Consolidating all your debts into one loan might appear to make life easier, but more often than not it’s a bad idea. If you miss repayments on a secured debt consolidation loan, you could lose your home.
Get free debt advice first
If you’re seriously considering a consolidation loan, you may already be struggling with debt.
You may feel you don’t have many options, but there may be more than you think. There are several debt advice charities that can give you free advice to help you improve your debt situation.
What are debt consolidation loans?
If you’ve got lots of different debts and you’re struggling to keep up with repayments, you can merge these together into one loan as a way of potentially lowering your monthly payments. These loans are usually secured against your home although some lenders do offer unsecured consolidation loans, but for smaller amounts.
With a consolidation loan (which can be secured or homeowner loans) you borrow enough money to pay off all your current debts and owe money to just one lender.
Be careful though, as consolidation loans can be dangerous and lead to more debt.
They were heavily marketed in the years leading up to the financial crisis, but are much less common now. Even if you decide you want one, you may struggle to find someone who will lend to you.
Debt consolidation only makes sense if you use it as an opportunity to cut your spending and get back on track, you can keep up the payments until the loan is repaid and you can afford to pay off any fees or charges to your old lender(s).
When getting a debt consolidation loan makes sense
A debt consolidation loan only makes sense if:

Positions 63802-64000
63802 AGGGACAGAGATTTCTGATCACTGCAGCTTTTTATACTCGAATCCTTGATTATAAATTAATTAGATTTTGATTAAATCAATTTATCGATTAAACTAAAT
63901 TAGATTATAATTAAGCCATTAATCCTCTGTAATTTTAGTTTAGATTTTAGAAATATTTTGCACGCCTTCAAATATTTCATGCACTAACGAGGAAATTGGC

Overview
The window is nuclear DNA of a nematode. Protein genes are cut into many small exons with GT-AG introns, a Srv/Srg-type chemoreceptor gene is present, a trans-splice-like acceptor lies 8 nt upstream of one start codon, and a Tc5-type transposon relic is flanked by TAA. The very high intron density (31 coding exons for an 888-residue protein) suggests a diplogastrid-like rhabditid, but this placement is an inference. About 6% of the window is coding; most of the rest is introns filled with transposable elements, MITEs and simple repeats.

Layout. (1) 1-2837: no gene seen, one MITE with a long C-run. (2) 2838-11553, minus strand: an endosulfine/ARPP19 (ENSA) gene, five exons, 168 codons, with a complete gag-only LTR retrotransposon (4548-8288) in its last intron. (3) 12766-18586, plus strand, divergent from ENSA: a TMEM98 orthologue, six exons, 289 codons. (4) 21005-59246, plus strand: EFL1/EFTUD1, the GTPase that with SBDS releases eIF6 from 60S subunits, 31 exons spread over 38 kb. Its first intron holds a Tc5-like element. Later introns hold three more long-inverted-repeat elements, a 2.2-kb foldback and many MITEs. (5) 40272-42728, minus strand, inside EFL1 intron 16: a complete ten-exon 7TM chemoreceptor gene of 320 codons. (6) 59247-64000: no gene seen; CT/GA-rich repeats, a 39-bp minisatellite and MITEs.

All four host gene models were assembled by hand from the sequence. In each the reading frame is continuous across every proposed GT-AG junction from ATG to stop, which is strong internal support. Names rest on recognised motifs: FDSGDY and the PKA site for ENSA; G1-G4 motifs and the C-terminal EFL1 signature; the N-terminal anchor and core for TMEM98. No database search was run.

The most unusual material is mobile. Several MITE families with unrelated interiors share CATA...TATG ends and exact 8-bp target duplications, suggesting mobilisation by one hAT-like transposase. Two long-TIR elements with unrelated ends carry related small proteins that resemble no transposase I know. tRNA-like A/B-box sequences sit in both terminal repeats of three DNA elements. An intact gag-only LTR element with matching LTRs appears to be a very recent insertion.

- You end up paying less interest than you were paying before
- The overall amount you will repay won’t increase, and
- You can afford the new payment
Even then, you need to consider the potential downside of putting your home at risk remember, your circumstances might change in the future) and the temptation to carry on spending.
Here’s an example of when a debt consolidation loan would make sense (figures correct as of 1 June 2012).
Steve owes £10,000, made up of:
- £7,500 on a credit card that charges 17.9% interest
- £2,000 on an overdraft at 18.9% interest, and £20 monthly fee
- £500 on a pawnbroker debt of £500 charging 68.8% interest
Steve pays a total of £435.83 in interest and fees each month. If he sticks with his current loans it will cost him £4,145.99 in interest and fees to pay off his debt.
If Steve switched to a debt consolidation loan he would only pay 12.6% interest. It would cost him £3,529.30 in interest to pay off his debt, rather than £4,145.99. So Steve would save money by switching.
When getting a debt consolidation loan doesn’t make sense
A debt consolidation loan definitely doesn’t make sense if:
the interest rate means your monthly repayment will be more than what you’re paying at the moment.
- You can’t afford the new loan payments or don’t clear all your debts with the loan.
- Your monthly repayments are lower but your loan will last much longer, as this means the total amount you will repay could be higher.
- You can shift all your debts to a 0% or low-interest balance transfer credit card. This is the cheapest way to borrow if you repay within the 0% or low interest period and you won’t be putting your home at risk. However, you need a good credit rating to get one of these cards.
You could also consolidate your debts into an unsecured personal loan, which doesn’t put your home at risk. Again, you will need a good credit score to get a low interest rate.
If you do opt for a secured loan
- Make sure you shop around using comparison websites to find the best deal.
- Don’t just look at the interest rate, but compare the APR (the annual percentage rate) as this will include extra costs such as an arrangement fee.
- Take advice if you don’t know how to compare the different deals available.
- Beware of the high fees some companies charge for arranging the loan. Read the small print carefully for any extra fees or charges before you sign anything and make sure you check whether there are any fees for paying off the loan early. And avoid paying a fee for a company to arrange the loan on your behalf unless you are getting advice.
- Cut up your credit cards and cancel any overdrafts you have to avoid the temptation to spend again.
This article is provided by the Money Advice Service.